Guided Daytime Tours of Kitt Peak National Observatory will restart on Friday 22 September. Spaces are limited to 24 guests per tour. Please make your reservation in advance to guarantee a spot.
Kitt Peak is very much alive during the daylight hours and offers a variety of activities to enjoy.
During the summer, the mountain is a great place to beat the desert heat.
Each tour, led by a docent, visits one of the large, historic telescopes of Kitt Peak. Telescopes are occasionally closed to the public for maintenance. The Visitor Center does its best to alert visitors of any changes to the regularly scheduled tours.
Please read here about accessibility, directions and more.
Duration: 1 hour
Strollers: Strollers are not permitted.
Advance reservation: Advance reservation is strongly recommended
- 1 Daytime tour (regular) $19.95
- 1 Daytime tour (discounted) $15.95
Discounts: Discounts (20%) are available for seniors from age 62, groups of 8 persons or more, active duty military with ID, and students with ID. Tours are free for ASTC Members and immediate family members (ASTC Membership card will be checked upon arrival).
Tohono O’odham Nation: This program is free to members of the Tohono O’odham nation (TON Tribal IDs will be checked upon arrival).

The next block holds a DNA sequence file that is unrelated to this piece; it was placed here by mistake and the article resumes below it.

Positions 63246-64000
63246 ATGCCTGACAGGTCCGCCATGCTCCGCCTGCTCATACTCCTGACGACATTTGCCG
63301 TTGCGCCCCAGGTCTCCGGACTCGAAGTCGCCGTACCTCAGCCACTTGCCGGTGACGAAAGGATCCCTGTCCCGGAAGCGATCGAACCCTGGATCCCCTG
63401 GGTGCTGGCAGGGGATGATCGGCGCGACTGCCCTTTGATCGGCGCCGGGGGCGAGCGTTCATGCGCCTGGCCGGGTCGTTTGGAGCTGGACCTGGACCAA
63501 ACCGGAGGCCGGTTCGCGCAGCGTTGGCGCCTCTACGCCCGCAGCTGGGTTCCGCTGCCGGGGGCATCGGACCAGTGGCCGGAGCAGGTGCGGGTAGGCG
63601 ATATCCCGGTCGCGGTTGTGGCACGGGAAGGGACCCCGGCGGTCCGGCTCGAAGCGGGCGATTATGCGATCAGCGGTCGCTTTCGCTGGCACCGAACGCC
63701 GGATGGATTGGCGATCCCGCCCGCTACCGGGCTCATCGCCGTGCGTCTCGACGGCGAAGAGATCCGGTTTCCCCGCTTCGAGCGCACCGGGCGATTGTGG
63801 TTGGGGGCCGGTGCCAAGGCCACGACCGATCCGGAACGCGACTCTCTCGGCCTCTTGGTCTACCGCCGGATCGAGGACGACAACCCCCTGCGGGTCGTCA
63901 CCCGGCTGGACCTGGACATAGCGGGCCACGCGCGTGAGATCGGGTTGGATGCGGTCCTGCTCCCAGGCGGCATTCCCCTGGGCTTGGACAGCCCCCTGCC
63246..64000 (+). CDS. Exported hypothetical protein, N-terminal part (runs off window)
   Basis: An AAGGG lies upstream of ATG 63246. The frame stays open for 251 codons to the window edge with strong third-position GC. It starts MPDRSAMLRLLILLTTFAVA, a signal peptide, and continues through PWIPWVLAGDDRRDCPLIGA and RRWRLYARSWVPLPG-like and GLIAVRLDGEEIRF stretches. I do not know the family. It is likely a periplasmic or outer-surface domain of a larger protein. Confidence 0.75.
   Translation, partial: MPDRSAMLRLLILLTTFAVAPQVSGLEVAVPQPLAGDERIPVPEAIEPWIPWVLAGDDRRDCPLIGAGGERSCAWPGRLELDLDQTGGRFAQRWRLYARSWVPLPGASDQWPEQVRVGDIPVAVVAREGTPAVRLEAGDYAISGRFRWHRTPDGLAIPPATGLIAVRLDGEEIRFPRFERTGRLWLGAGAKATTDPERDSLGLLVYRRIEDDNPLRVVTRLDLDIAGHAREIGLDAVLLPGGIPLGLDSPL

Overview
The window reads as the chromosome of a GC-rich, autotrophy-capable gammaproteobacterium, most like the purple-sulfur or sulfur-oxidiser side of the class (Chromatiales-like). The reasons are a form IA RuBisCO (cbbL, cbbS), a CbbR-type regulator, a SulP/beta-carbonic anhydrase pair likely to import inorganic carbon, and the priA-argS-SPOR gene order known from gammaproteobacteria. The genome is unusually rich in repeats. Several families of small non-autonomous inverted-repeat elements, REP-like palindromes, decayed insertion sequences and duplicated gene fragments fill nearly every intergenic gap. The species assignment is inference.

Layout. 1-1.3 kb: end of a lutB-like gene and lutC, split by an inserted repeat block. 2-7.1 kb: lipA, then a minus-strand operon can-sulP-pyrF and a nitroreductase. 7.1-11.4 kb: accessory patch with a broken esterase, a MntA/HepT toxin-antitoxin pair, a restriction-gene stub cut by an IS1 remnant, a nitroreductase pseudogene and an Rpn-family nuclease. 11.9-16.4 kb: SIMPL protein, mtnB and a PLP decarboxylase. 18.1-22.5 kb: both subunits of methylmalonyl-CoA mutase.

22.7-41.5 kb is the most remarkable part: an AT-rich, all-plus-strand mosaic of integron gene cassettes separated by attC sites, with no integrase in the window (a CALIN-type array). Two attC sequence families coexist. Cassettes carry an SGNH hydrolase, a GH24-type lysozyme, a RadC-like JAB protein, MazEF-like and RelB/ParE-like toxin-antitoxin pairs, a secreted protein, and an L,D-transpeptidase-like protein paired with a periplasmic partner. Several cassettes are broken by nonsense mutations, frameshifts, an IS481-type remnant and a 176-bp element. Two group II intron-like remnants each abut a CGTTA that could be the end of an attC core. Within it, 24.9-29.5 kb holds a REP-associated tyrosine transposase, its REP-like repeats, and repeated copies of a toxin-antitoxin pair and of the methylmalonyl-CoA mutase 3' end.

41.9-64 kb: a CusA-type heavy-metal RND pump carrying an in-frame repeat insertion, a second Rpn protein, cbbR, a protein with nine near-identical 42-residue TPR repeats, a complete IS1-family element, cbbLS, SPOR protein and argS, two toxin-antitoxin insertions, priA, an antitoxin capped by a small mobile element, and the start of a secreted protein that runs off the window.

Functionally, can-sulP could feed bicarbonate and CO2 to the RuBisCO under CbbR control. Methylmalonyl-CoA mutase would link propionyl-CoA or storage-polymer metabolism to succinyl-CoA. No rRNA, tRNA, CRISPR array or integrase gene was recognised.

McMath Pierce Solar Telescope: 10:00 am
Experience the inside and outside of the iconic McMath Pierce Solar Telescope — the largest solar telescope in the world for over 50 years. Soon to be the Windows on the Universe Center for Astronomy Outreach funded by the National Science Foundation. The tour includes a Science on a Sphere audiovisual show called The Sun, Our Living Star.
KPNO 2.1-meter Telescope: 11:30 am
One of the earliest telescopes on Kitt Peak, and used by Vera Rubin to conduct landmark observations that established the existence of dark matter.
Nicholas U. Mayall 4-meter Telescope: 1:30 pm
Tour the inside and outside of what used to be the second-largest telescope in the world when it was built. It is host to the Dark Energy Spectroscopic Instrument built by the US Department of Energy, the most powerful multi-object survey spectrograph in the world.